If only I could shout this from a mountaintop and get everyone to buy in! Selling has to be about other people. All that me/my/I stuff is not only meaningless but also quite distracting. When someone writes or speaks about what they do and it's a laundry list of achievements, I think they forgot they're no longer writing a resume and now they're trying to actually interact with people. The other perk of paying attention to others is that they appreciate it. I was taught early on as a kid (rough childhood, I know) that nobody cares about me, they are more concerned about how I make them feel about themselves. But people do appreciate attention (hey it's what we're talking about because we want it, right?) and if you can be the one to give it to them, they'll like you more and in turn be more likely to give you attention.
Getting the Attention You Deserve
Are you getting the attention you deserve? Recognition starts with your story. So, how can you improve on the Story of YOU?
An excerpt from FOCUS Magazine, by Chris Westfall – with modifications by the author.
Would you like to be acknowledged for your contribution? What would it mean to your business, your career and your relationships? Here’s how to make your message matter. Read the full article here
It’s a curious paradox: if you want to be recognized, you have to start by recognizing those around you.
Recognition is key in interpersonal communication – recognize your listener and you instantly create a positive connection.
Think back to when you were a child, and you asked your parents a question beginning with “Why…?”
What was the classic response? “Because…”
Consider your because, if you want to connect with your listener. What’s the “because” behind your solution? What happens to people, profits and processes, because of what you propose?
I agree with Simon Sinek (the author of Start with Why): you have to Start with Why! But if you want to create a real relationship, and a profitable one at that, you have to make “because” an important part of your pitch.
Make the Second Person First – remember in English class, when you learned about writing in the “first person”? “Call me Ishmael” was the classic example, from the first line of Moby Dick. First person is “I, Me, My”, and that’s where most old school stories begin. Are you focused on yourself – or the software, or the pricing, or the clinical results – before you consider the most important person in the room? The most important person is your listener. Focusing on the needs of your listener means making the second person first: technically, that’s YOU.
Getting the attention you deserve is all about YOU.
No, not you, exactly – but the “you” in front of you. Your listener.
In your company’s presentation, there are key elements and selling points that have to be discussed. But if you don’t phrase your results and advantages in terms of the person right in front of you, you’re making a huge mistake. Consider: what can your company do with, through and for this individual? What’s the impact on your listener – focus on that outcome, not on the history of your company.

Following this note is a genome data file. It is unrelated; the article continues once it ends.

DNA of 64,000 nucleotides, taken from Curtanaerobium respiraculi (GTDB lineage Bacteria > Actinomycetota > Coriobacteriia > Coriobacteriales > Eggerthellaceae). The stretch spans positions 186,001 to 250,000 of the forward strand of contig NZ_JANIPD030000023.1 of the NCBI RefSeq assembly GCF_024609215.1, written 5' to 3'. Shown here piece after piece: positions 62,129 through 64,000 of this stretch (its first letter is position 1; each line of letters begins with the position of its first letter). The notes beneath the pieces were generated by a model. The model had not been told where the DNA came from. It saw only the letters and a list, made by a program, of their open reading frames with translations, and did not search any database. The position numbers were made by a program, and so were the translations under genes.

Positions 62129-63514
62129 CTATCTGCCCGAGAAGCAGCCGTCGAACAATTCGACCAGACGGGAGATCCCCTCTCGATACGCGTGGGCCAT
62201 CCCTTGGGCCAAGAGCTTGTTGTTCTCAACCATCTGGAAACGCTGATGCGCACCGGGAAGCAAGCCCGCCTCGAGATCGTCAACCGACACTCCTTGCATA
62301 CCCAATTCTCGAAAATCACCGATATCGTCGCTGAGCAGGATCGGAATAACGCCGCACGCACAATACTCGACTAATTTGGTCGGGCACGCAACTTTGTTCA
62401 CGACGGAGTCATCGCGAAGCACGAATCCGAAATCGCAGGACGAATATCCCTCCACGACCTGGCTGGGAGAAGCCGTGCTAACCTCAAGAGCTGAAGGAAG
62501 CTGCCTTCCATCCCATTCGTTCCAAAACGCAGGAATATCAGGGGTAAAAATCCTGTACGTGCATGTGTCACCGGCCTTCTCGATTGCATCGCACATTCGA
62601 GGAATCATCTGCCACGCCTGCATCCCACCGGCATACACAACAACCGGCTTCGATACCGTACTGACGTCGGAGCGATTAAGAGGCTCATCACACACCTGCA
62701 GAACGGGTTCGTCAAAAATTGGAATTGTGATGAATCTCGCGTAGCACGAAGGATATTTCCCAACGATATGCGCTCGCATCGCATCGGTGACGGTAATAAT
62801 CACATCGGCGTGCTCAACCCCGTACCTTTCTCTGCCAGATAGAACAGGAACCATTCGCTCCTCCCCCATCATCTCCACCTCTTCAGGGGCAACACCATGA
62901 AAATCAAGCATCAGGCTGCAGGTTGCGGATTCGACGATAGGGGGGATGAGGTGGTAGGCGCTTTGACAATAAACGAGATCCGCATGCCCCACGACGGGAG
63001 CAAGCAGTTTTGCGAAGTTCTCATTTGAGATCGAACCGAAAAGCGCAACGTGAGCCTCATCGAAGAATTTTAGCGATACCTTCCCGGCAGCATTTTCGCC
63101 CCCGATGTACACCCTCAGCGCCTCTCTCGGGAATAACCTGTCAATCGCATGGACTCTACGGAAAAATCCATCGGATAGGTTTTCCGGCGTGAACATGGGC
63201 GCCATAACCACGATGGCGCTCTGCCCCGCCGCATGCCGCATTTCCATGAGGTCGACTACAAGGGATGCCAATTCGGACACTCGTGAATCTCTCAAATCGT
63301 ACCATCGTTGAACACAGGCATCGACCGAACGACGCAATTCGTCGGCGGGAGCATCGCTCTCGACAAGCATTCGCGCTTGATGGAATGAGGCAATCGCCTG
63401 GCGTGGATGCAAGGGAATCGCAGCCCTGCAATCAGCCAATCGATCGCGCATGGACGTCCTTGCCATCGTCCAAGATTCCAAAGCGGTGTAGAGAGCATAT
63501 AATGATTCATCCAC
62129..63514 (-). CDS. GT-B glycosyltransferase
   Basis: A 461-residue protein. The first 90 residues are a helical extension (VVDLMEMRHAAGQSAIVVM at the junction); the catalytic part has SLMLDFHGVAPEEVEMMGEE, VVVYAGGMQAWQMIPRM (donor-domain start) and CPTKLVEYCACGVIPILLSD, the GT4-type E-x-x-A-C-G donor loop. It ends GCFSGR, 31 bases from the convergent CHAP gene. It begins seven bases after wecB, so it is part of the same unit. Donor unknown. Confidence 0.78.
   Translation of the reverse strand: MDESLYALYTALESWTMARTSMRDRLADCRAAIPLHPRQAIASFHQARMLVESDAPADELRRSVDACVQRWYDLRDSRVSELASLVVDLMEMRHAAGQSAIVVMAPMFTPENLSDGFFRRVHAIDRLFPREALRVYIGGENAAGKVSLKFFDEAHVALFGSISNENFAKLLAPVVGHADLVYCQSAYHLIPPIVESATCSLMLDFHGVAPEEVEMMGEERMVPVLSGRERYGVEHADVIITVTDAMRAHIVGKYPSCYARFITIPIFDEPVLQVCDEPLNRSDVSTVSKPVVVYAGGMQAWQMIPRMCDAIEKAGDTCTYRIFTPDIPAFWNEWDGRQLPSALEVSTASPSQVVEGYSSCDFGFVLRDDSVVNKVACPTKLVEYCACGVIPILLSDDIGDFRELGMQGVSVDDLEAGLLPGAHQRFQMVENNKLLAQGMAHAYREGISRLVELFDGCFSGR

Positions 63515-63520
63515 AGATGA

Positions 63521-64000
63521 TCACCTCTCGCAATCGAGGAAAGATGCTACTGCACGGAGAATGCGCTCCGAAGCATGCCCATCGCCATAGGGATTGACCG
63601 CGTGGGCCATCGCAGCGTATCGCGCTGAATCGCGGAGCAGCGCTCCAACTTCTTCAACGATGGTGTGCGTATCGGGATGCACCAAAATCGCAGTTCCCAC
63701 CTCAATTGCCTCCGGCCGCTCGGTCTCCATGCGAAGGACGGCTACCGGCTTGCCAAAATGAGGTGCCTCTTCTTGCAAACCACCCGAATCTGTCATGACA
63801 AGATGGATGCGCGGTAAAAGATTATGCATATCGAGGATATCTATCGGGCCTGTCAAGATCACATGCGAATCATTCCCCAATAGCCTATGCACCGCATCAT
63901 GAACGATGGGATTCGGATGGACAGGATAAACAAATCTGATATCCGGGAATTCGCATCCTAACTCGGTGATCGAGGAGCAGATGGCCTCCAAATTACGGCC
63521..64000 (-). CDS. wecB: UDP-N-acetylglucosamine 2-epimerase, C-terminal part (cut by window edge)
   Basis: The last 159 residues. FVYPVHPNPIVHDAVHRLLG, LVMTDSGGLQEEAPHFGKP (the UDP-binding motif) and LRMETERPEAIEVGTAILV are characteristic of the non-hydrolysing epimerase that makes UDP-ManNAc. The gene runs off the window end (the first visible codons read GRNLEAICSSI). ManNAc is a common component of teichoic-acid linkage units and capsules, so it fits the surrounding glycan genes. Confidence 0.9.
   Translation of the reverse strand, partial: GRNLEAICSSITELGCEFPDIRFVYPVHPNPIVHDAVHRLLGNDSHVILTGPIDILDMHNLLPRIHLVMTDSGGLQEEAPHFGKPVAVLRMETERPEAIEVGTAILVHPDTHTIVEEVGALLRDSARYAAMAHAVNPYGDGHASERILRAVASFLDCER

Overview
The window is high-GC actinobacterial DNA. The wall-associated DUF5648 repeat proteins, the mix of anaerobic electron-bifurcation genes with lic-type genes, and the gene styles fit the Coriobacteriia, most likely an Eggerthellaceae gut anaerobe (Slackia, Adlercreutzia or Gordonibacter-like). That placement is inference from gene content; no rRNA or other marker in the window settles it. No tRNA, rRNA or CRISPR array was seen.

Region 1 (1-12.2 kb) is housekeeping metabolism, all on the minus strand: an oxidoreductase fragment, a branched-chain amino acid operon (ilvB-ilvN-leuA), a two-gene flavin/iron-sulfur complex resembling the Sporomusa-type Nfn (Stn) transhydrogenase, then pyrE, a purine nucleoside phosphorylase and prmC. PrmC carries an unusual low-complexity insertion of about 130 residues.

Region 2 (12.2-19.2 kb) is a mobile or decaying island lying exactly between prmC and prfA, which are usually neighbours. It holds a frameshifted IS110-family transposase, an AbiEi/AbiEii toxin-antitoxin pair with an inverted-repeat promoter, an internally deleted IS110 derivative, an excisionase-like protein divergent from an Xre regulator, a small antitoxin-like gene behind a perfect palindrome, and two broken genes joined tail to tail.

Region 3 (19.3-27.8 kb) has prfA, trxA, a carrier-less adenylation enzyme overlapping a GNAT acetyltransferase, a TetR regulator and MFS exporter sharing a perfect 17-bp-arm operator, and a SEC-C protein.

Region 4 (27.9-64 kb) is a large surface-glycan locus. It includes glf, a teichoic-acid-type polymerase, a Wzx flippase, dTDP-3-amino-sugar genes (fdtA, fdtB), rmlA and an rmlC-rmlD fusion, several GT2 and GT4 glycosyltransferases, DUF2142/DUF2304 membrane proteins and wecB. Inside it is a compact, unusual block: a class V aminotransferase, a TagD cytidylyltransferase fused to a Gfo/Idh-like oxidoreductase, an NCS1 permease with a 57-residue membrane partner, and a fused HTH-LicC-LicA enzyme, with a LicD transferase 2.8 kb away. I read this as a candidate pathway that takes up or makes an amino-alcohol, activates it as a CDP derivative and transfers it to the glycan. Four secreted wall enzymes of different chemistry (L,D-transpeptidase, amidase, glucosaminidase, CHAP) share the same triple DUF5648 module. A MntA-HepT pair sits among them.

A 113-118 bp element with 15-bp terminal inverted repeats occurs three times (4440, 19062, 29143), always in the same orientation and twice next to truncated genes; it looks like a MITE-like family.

Don’t share a single fact, statistic or benefit until you connect it to what it can do for the person right in front of you. Connect with your listener, and you take the first step to getting the attention you deserve.
Make up your mind to help your team to step out of the commonplace and into the rare. People are busy; is feature-dumping really your goal? Facts and figures are important, but at the end of the day, people buy from people. People that can be trusted, people that focus on what matters: finding real solutions.
If you’re interested in getting the attention you deserve, put your attention on your listener.
Make the person in front of you the most important person, and watch what happens to your message, your impact, and your career.
How have you been able to make your message matter? Are you getting the attention you deserve? Why or why not?
Great post, Chris! I completely agree. I frequently attend local networking meetings, and find that the majority of people describe what it is that they do, not the benefit to the listener. (Although one of my favorite local businesses takes a completely different approach. The owner just tells people that he takes the SH out of IT. Everyone gets it, and clicks with him immediately.) What I typically do is spend time on the way to the meeting thinking about a new development or concept I heard recently that anyone interested in using social marketing to promote their business should know. Sometimes, that's an upcoming platform change (so they can prepare); other times, it's a new tool or strategy. Sometimes, it's simply reinforcing an idea I'd forgotten or let slide. What it comes right down to is, it's not about me or what I do. It's about them, and what may be useful to them. By willingly sharing what I know, it ultimately establishes my expertise even though I haven't promoted myself once. But I've introduced myself in a way that's harmonized with how I do business. I'm in it for my clients' success, and my elevator pitch reflects that.
@Tara R Alemany Well said - there are a number of examples in "Running the Gauntlet" (Chapter 16) that show the good, the bad and the ugly of not focusing on your listener. I like the way you differentiate between connection and promotion - thanks for your reply!